First published in: The Times Click here to view a map for this walk in a new window
‘There’d be 40 gardeners here back in Victorian times,’ said the National Trust volunteer, digging the rhododendron verges at Clumber Park, ‘and not one of them was to be seen by the lords and ladies. They’d hide in the bushes and creep out with the shears – snip, snip! – when the fine folk had gone.’
Henry Douglas, 7th Duke of Newcastle-under-Lyme, founded the Chapel of St Mary the Virgin by the lake at his family seat of Clumber in 1889. The church of deep pink sandstone stands as tall and elegant as many a cathedral, full of glorious stained glass by Charles Kempe, delicate wood carving, and enough stone demons to keep the Devil good company.
It was the 2nd Duke, handsome Henry Pelham-Clinton, who poured out his money on landscaping Clumber Park and creating its great serpentine lake in the mid 18th-century. We walked the lake as far as the dock where the 4th Duke once kept a miniature frigate, with a sailor employed full-time to tend it. The path looped inland and back to the water, where tufted duck sailed with brilliant white flanks and intense golden eyes. A mother coot scooped seeds from the lake surface to feed her tiny scarlet-faced chick, beak tip to beak tip.
Beyond the lake we turned off across a belt of heather, broom and silver birch – a wild contrast to the neatly contrived artificiality of the landscaped park. A bridleway led through the birch and pine of Hardwick Wood to the outskirts of Hardwick, built as an estate village for the park, its cottages with steep ornamental gables and giant chimney stacks. In the E-shaped yard of the model farm, a peep through a chink in a barn door disclosed a collection of beautiful old agricultural wagons in the gloom.
A long stretch by the southern shore of the lake, looking across to the chapel spire, and we were crossing the Palladian arches of Clumber Bridge. Coot sat tight on their domed nests in the shallows, and a duck of mixed parentage ducked its head ecstatically in the lake, sending showers of diamond droplets flying in all directions.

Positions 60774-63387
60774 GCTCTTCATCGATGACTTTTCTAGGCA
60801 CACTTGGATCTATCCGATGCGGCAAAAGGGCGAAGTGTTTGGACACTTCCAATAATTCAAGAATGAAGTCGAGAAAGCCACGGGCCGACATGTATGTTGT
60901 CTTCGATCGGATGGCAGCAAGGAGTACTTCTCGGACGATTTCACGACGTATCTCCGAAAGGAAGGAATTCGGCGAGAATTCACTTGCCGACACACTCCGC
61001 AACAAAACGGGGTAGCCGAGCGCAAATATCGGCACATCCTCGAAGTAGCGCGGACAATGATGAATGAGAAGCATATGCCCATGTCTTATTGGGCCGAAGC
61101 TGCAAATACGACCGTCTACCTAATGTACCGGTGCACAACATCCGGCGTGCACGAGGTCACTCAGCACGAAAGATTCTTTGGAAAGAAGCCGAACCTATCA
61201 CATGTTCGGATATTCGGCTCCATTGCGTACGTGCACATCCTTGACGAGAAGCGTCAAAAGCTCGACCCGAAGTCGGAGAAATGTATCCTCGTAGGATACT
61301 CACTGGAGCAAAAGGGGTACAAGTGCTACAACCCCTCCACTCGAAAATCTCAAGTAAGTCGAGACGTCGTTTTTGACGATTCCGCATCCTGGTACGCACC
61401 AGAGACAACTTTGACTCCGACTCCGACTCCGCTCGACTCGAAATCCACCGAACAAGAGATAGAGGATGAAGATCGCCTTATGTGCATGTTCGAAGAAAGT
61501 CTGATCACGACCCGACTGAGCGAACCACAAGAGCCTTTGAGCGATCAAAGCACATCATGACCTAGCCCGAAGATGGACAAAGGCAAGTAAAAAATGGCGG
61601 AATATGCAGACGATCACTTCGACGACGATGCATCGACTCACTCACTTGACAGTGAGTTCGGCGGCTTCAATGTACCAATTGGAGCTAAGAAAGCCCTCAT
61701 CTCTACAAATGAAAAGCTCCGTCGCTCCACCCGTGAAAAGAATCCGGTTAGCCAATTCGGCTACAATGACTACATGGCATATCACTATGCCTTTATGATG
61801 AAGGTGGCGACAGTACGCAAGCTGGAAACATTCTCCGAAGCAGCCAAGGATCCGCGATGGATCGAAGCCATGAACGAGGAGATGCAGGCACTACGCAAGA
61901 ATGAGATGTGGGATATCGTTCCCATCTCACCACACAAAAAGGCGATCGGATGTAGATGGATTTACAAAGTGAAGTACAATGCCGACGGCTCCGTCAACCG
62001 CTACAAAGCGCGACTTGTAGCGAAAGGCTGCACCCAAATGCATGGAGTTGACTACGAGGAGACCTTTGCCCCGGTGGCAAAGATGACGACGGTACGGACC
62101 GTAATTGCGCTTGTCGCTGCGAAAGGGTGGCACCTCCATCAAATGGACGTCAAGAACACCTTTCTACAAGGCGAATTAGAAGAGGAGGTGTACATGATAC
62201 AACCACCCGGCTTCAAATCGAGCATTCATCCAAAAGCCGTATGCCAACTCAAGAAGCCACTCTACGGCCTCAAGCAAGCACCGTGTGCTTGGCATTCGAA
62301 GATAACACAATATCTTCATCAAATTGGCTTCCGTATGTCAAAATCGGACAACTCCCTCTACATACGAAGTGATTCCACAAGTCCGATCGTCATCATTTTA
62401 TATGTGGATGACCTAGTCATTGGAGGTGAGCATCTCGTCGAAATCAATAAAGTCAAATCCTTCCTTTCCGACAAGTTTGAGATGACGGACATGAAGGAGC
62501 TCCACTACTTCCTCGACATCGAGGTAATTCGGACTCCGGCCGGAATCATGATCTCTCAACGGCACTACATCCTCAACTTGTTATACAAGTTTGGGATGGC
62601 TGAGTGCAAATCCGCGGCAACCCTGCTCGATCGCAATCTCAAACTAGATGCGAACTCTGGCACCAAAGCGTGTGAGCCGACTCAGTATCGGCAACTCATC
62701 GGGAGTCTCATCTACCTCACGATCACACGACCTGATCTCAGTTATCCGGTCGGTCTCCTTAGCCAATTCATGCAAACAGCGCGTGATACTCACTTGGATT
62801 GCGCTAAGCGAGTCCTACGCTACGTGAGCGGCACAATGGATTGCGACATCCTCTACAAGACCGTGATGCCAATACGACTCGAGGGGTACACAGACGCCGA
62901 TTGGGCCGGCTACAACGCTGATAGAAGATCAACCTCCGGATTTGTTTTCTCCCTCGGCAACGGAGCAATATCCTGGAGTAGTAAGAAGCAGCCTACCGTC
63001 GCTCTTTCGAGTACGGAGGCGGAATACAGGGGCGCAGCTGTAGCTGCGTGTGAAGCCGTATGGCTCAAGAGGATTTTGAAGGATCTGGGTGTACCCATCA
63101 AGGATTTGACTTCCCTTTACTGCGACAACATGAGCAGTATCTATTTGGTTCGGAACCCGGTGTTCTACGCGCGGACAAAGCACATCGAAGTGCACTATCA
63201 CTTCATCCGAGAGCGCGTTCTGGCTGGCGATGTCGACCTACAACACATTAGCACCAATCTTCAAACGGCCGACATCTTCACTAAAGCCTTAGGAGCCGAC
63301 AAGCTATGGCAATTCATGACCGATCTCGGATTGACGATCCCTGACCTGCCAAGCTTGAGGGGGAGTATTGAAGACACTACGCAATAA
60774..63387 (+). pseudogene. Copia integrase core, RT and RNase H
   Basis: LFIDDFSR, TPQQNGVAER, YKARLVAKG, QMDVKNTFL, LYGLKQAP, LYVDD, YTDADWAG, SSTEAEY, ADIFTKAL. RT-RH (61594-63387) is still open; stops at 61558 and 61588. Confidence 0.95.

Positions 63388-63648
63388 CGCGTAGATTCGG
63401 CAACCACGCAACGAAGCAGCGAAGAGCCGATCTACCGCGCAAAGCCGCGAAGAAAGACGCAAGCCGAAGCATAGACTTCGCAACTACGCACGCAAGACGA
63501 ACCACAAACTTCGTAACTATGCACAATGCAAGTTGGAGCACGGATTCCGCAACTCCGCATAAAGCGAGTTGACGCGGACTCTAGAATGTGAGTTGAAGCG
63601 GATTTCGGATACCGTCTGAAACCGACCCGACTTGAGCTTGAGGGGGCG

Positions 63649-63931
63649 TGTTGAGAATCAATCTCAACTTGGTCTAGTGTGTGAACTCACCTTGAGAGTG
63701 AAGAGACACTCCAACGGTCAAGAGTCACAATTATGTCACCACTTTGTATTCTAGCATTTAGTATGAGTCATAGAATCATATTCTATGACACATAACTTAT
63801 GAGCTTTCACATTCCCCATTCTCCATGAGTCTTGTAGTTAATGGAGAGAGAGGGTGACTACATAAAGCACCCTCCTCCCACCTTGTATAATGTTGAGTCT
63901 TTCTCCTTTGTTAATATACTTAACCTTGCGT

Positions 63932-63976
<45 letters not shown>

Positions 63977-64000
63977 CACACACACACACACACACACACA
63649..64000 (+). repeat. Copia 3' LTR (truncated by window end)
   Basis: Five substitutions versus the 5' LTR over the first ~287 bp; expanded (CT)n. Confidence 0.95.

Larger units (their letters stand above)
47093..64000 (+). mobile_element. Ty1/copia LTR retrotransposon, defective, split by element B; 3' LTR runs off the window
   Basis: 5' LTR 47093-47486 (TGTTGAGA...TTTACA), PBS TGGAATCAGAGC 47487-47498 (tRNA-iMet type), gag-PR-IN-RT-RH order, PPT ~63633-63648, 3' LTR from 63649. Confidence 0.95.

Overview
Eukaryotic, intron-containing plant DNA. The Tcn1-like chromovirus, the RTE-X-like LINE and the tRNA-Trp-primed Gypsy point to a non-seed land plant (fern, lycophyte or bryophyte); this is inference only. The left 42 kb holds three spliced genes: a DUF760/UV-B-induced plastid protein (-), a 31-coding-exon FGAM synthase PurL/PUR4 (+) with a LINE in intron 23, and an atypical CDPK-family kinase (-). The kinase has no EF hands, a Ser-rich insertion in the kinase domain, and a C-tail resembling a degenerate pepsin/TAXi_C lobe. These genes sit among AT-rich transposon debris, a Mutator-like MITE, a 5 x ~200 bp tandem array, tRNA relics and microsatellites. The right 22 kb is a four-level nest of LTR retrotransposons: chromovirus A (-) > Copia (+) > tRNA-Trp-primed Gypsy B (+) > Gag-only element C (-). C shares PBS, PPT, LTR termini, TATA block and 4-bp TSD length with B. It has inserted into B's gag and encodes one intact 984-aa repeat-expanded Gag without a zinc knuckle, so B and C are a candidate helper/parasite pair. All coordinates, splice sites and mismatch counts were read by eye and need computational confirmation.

Start: Clumber Park main car park, near Worksop, Notts, S80 3AZ (OS ref SK625746)
Getting there: Clumber Park is signed from B6034, off A616 between Ollerton and Cuckney.
Walk (6 miles, easy, OS Explorer 270. NB: online maps, more walks at christophersomerville.co.uk): From car park follow ‘Chapel’. From chapel (627746), left along lakeside path. At Boat House dock, left (632748), heading north close to fence. In 150m, right through stone gateway; pass gate on right; at pair of stone gateposts, right on gravel path. At ‘In The Wood’ info board (633755) right across neck of lake, then left along causeway road. In 300m, beyond lake, right off road (631756, ’16’ marker on left side of turning) on gravel path. In 400m, right along road (630759); in 200m, right (‘Bridleway’) on bridleway. At road (634760), right into and through Hardwick. At T-junction, right (639754); opposite farmyard, left past log barrier and NT ‘No Parking’ sign (‘Route 5’). In 50m, left across water (639752); follow path along south side of Clumber Lake. In 1¼ miles, meet road at a car park (623740); continue along road. In 300m, right across Clumber Bridge (621738). Fork right along road. In 150m, right past log barrier on woodland path. At road with barrier, right to car park.
Lunch: Clumber Park tea rooms
Accommodation: Forest Lodge Hotel, Edwinstowe, Notts NG21 9QA (01623-824443, forestlodgehotel.co.uk)
Clumber Park: 01909-544917, nationaltrust.org.uk/clumber-park